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S Combinator
S : \x y z -> x z (y z)
// S :: (z -> (a -> b)) -> (z -> a) -> z -> b
function S(x, y, z) {
return x(z)(y(z));
// example:
// add :: a -> a -> a
function add(x) {
return function(y) {
return x + y;
// mult :: a -> a
function mult3(x) {
return x * 3;
S: x(z)(y(z));
x(10)(y(10)) // sub 10 for z
x(10)(mult3(10)) // sub mult3 for y
add(10)(30); // eval mult3(10) -> 30; sub add for x
40 // eval add(10)(30) -> 40
S(add, mult3, 10); // => 40
but what does it mean? why the S combinator? Who cares? How is it useful?
Appears useful mostly for combinatory logic, not so much for real code. At least not directly.
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flip111 commented Oct 10, 2021

but what does it mean?

It means you fuse two functions into one (this is not the same as applying two functions, see program logic above). This is not really visible from the javascript code S(add, mult3, 10); where you can not have partial function application. One would have to write x => S(add, mult3, x); to make that visible.

why the S combinator?

Without the S combinator one would have to write add(10)(mult3(10)) this shows 10 being present in two positions. The S-combinator reduces this to a single position. Maybe it's useful to think of it as a computing primitive because it can substitute a value to two positions in the program logic.

Without the S combinator one could only do application (apply an argument to it's function). Programs with only application f(g(h(i(10)))) (let f,g,h and i be all pure functions without side effects) can never represent everything that is possible to compute with a computer. The S combinator together with the constant (the K combinator; 10 in the example) can represents all programs. There is a prize out now if somebody can prove only the S combinator by itself can also represent all programs (and thus a constant as well)

How is it useful?

It can be useful for cases where you don't just have a simple scalar (the number 10) but you have a structure (any other memory type that a scalar, for example a struct, class, array etc) which has "under the hood" logic for getting and setting the value. Consider [2].map(x => x * 2) here the implementation of Array already has the logic build in to get to the 2, apply the function and make sure you get a new array out.

But since the S combinator is not defined on Array, we don't have something like [2, 3].s(add, mult3). [2, 3].s(add, mult3) is supposed to represent in pseudo code [2, 3] + ([2, 3] * 3) = [2, 3] + [4, 6] = [6, 9]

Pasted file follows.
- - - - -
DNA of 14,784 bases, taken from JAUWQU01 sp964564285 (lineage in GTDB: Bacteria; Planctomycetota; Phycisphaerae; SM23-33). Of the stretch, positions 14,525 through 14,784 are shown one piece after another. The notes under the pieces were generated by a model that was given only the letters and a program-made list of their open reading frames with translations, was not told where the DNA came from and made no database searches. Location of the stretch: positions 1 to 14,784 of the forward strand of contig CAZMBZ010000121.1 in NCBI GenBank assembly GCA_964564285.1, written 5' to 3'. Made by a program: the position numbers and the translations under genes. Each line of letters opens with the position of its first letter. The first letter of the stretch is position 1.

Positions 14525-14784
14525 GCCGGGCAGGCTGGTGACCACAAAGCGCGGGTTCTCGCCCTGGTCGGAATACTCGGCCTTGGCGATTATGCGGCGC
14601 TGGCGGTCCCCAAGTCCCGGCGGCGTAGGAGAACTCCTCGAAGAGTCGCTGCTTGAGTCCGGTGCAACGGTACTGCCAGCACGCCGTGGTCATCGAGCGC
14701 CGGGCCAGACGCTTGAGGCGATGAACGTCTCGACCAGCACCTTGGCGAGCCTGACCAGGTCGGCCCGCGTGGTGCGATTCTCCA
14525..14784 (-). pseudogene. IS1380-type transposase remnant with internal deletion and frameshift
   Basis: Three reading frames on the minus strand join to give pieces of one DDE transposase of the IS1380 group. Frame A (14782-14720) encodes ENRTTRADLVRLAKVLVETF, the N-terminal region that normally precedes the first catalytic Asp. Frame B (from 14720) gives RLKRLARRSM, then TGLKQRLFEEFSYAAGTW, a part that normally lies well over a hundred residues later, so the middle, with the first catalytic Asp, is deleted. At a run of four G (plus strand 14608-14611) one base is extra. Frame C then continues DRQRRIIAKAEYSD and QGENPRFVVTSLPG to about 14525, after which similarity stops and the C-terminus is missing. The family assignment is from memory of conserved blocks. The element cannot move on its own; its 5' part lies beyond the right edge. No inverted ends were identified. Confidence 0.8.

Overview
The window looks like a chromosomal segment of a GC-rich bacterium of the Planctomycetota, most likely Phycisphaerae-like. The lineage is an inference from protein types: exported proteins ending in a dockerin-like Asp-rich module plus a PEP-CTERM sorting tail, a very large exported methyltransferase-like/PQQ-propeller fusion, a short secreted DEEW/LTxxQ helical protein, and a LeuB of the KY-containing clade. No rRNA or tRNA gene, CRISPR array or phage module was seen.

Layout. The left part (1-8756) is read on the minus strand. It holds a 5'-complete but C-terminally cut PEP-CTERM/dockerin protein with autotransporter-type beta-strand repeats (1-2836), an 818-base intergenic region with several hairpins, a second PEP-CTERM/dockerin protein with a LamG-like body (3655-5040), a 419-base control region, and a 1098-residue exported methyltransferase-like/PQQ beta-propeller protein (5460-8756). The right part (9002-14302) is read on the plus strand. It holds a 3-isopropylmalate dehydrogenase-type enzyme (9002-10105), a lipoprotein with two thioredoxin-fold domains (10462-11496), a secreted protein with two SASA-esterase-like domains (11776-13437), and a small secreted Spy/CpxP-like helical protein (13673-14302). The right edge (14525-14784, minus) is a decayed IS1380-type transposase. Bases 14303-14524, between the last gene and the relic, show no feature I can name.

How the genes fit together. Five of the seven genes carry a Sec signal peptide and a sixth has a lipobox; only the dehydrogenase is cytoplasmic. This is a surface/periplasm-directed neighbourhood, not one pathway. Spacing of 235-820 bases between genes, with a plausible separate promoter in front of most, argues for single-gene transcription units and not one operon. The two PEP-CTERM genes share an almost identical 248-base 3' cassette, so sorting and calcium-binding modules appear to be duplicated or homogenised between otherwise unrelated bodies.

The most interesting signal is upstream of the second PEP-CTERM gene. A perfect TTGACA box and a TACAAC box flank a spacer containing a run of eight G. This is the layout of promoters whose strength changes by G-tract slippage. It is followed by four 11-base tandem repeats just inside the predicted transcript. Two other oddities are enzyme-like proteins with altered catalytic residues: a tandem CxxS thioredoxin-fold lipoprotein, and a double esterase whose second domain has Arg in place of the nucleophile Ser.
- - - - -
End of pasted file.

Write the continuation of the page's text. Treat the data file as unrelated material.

Who cares?

It depends ... let's try to rewrite the array code without the S combinator. There are many ways to solve this, i just pick one to compare it to the S combinator way of solving it.

[2, 3].map(x => add(x)(mult3(x))

Now that might look a lot easier depending on what you are used to. Though s in the example above gets rid off all the "bookkeeping" of putting x in all the right places, which can be pretty nice if you have not just two functions to apply but a whole chain of functions. Basically it's just a different way of writing code from the programmers perspective and it comes down to preference. Though something can be said to use the same kind of primitives mathematicians use to describe the raw essence of combinatory logic, they too were looking at how to "refactor" their problems to make abstractions that are easier and more powerful (= applies to many pieces of code/math).

Appears useful mostly for combinatory logic, not so much for real code. At least not directly.

It depends on the language, some language have this as a primitive build in function into the standard library just as is build into the javascript runtime. Here is one example from haskell. You can read about it more here, scroll down to where it says "The <*> function is really interesting." To explain the example given in the documentation

Using ApplicativeDo: 'fs <*> as' can be understood as the do expression

do f <- fs
   a <- as
   pure (f a)

Here fs is add and as is mult3. The 10 is nowhere to be found because this represents x => S(add, mult3, x); which also didn't have the 10 literal there. The x is implicit. And the pure basically says you are done with the computation now and want to put the value back (into the array or so), instead of returning the computation itself for you to chain more stuff to it later (without pure).

Related video:

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I love it that javascript is inspired by scheme, otherwise I would never, ever, ever understand this. Thank god JS exists.

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